When we’re building Canvas Apps, one of the most important factors in your design is whether you can give your users a reason to come back to your app. Some of these solutions may be sophisticated, such as automated notifications that prompt the user to check the application when updates are made, but others can be ‘nice to have’ or whimsical just to satisfy an end user’s curiosity and to have a little fun.
Amongst other features built in this internal Canvas App, today I wanted to experiment with selection of random collection items, and I thought ‘what better way to do this than to show a quote to the end user that differs every single time that the user logs in?’. No two users would ever see the same quote at the same time unless it was by pure chance.
Here’s a short explainer on how I achieved the end result.
Step 1: Create a Collection of Inspirational Quotes!
There’s nothing particularly special about this Collection except that we’ve assigned a value to every quote. This is absolutely critical, as we’re going to use a function that requires a numeric value shortly.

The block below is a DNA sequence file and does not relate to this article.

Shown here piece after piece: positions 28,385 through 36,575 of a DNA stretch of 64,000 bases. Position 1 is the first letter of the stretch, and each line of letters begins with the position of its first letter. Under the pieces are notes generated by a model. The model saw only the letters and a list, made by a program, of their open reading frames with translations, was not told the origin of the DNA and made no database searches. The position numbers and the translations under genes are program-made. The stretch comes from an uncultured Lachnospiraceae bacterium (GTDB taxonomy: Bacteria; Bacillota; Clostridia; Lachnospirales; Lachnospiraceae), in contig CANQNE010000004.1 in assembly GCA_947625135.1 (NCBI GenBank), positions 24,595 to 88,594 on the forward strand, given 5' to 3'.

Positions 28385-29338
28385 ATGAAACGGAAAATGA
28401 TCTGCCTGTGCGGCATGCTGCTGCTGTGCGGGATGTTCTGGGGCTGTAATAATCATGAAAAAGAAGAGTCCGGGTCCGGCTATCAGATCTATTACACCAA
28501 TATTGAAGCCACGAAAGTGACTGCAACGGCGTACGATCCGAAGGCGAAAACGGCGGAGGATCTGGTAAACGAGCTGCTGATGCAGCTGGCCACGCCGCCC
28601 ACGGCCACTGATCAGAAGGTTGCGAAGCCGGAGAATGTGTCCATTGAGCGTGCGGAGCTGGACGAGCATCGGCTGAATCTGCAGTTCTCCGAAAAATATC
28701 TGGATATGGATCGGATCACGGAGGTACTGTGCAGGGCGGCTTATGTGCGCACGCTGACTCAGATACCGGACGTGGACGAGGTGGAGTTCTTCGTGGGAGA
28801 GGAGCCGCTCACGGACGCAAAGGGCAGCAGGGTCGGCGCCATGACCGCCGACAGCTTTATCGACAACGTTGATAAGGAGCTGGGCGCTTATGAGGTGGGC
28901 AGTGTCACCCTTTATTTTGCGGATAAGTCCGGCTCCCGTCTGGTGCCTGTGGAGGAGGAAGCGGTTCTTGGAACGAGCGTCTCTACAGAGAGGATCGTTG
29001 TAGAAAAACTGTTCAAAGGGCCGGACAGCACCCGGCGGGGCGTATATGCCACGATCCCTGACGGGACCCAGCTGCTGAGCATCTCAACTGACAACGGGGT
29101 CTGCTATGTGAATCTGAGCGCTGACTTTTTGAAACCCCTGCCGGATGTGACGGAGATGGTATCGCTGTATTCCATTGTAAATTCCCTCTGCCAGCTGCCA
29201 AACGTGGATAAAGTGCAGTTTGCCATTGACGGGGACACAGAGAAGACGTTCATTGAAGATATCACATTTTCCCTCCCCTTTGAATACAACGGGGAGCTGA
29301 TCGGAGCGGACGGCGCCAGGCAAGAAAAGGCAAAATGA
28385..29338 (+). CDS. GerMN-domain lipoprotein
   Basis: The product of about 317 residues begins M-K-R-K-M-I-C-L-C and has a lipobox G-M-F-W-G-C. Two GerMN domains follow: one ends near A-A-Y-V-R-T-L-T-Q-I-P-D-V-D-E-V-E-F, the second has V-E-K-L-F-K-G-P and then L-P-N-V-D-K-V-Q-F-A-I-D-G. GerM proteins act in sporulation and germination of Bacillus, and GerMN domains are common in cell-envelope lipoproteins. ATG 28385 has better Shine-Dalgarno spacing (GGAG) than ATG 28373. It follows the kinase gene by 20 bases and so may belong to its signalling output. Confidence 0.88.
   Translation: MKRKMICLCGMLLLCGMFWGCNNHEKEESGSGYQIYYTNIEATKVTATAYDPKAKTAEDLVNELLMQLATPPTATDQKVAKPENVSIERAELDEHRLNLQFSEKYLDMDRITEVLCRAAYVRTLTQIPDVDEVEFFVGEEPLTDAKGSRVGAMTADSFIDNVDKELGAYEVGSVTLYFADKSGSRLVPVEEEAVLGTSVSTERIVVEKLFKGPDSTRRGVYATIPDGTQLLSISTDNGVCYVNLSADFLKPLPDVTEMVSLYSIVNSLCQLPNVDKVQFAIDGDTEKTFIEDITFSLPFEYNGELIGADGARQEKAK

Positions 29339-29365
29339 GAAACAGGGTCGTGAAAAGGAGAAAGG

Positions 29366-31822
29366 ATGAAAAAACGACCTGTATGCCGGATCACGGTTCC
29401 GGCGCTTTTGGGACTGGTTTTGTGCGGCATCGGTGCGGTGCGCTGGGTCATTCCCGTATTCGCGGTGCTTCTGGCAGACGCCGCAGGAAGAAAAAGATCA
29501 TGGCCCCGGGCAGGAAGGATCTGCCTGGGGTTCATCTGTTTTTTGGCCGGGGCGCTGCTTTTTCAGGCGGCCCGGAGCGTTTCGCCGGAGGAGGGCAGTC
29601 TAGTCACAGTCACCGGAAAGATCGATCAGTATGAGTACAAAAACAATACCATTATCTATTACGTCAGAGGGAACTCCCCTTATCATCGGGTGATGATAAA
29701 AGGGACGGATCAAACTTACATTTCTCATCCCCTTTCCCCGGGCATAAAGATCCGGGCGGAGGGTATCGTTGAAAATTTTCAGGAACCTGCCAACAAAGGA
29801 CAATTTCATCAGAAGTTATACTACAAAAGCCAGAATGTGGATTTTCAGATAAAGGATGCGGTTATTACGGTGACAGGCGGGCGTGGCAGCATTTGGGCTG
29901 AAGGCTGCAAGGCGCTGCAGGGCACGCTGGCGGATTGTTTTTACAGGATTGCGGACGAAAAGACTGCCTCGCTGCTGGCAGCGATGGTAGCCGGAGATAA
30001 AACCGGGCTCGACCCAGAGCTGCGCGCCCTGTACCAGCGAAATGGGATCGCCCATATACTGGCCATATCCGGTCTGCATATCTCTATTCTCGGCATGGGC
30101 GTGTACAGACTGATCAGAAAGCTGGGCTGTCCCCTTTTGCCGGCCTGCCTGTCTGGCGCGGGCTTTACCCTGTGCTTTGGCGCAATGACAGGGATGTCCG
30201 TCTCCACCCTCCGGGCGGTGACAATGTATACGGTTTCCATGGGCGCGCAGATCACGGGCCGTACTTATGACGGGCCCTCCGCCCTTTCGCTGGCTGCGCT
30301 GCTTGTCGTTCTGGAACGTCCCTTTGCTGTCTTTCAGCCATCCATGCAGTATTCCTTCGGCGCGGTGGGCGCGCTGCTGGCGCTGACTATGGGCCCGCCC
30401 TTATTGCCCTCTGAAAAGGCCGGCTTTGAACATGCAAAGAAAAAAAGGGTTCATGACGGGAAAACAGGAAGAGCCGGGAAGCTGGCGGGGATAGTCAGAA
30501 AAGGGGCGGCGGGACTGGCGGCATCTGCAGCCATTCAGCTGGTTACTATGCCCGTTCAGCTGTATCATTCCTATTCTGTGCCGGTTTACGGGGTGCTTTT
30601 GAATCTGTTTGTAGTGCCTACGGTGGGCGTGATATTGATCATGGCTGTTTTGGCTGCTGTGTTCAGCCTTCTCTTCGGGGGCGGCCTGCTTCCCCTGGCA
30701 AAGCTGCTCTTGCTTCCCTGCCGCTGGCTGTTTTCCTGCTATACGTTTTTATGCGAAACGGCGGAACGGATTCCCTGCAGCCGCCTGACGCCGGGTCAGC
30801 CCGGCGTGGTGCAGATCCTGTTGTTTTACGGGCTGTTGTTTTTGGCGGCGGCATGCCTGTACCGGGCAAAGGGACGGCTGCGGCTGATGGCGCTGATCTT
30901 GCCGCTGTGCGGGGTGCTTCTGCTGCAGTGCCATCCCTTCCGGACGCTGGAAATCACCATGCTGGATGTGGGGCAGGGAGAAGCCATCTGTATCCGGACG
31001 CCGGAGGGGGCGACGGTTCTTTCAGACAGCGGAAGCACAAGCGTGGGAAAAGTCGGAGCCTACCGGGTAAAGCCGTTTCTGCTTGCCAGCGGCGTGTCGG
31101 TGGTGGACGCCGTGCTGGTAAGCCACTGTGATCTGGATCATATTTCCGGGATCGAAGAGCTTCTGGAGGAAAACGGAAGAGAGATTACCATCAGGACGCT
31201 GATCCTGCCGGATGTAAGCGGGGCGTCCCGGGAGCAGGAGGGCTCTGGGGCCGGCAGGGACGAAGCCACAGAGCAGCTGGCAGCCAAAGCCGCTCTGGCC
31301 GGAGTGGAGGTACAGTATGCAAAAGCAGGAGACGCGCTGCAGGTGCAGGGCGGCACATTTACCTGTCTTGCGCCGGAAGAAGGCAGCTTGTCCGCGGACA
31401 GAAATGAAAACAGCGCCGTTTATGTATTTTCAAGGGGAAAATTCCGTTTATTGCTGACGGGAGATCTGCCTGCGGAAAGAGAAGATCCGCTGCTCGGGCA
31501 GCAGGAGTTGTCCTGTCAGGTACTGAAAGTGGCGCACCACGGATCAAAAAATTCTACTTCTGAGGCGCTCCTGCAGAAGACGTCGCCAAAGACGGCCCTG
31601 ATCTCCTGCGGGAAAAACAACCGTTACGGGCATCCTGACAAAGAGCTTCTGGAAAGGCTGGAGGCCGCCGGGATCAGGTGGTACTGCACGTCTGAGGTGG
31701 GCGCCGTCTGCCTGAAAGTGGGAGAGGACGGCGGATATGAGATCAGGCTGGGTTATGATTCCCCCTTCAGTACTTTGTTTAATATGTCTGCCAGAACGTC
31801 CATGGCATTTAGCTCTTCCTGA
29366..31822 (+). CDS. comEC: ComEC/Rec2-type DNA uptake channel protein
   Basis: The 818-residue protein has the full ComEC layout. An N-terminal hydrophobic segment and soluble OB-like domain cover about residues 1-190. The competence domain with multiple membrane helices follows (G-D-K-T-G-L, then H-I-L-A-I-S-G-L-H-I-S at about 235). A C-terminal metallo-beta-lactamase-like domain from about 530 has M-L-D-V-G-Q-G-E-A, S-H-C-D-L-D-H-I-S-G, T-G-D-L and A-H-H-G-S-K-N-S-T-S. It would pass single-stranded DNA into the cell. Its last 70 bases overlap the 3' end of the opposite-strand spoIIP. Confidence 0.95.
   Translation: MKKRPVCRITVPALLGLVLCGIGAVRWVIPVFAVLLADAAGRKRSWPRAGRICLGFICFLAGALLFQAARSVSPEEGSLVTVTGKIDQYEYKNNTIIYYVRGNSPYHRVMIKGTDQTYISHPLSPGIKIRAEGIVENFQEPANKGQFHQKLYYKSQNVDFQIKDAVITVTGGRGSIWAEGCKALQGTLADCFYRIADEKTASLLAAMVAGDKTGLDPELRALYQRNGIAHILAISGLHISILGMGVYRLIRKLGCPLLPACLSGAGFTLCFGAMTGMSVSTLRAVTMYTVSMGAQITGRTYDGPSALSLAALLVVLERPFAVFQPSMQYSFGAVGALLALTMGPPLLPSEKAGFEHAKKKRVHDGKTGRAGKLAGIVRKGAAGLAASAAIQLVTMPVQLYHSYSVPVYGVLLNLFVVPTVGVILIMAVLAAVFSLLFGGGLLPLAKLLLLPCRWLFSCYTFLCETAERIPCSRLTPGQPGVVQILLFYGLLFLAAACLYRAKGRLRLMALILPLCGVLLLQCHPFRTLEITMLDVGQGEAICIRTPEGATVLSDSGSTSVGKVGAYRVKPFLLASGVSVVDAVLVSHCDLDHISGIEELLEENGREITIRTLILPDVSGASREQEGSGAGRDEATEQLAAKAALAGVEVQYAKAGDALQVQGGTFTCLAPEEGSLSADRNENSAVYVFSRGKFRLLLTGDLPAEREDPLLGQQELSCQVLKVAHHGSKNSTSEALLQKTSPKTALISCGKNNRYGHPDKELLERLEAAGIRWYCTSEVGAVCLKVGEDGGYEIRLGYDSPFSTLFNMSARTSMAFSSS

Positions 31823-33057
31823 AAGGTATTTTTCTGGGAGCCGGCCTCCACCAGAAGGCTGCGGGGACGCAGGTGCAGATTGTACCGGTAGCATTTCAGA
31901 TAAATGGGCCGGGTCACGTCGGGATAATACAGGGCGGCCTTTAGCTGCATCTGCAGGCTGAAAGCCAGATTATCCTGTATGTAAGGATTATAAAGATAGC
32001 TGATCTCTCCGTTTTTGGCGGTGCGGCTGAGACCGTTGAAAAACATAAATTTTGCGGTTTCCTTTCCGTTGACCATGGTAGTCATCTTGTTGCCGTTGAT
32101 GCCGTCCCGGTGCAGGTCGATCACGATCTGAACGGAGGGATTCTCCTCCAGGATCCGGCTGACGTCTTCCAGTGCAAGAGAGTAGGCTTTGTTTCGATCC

You should create your collection within the OnStart Property of the App, as this will ensure that your quotes are ready to be randomised when the home screen loads.
Step 2: Create the Label control to randomise the quote shown.
By combining a few functions, we can request that our Canvas App sets the label to one of many random quotes from the collection every time the app loads.
LookUp(QuotesCol,Value = RandBetween(1,6), Name)
- The Lookup function allows us to return the Name value from the QuotesCol collection, and,
- Using the RandBetween function within the Lookup allows us to grab a random quote that has a Value between 1 & 6 to identify the correct Name value to display.
Step 3: Run OnStart to test the functionality.
And that’s it! Right-click on the three dots next to the App heading in Tree view and you’ll see a random quote appear within your Label control.
Now this example was extremely simple and quite amusing to build, but the point of this exercise was to add yet another reason for my end users to come back to the app, whilst also learning a little more about how you can use functions to identify one item in a Collection dynamically.
As this data was extremely limited I chose to store my data in the Collection itself, but in most cases, you’d probably want to create the Collection from a SharePoint List or Microsoft Dataverse to have better control over the data you’re using.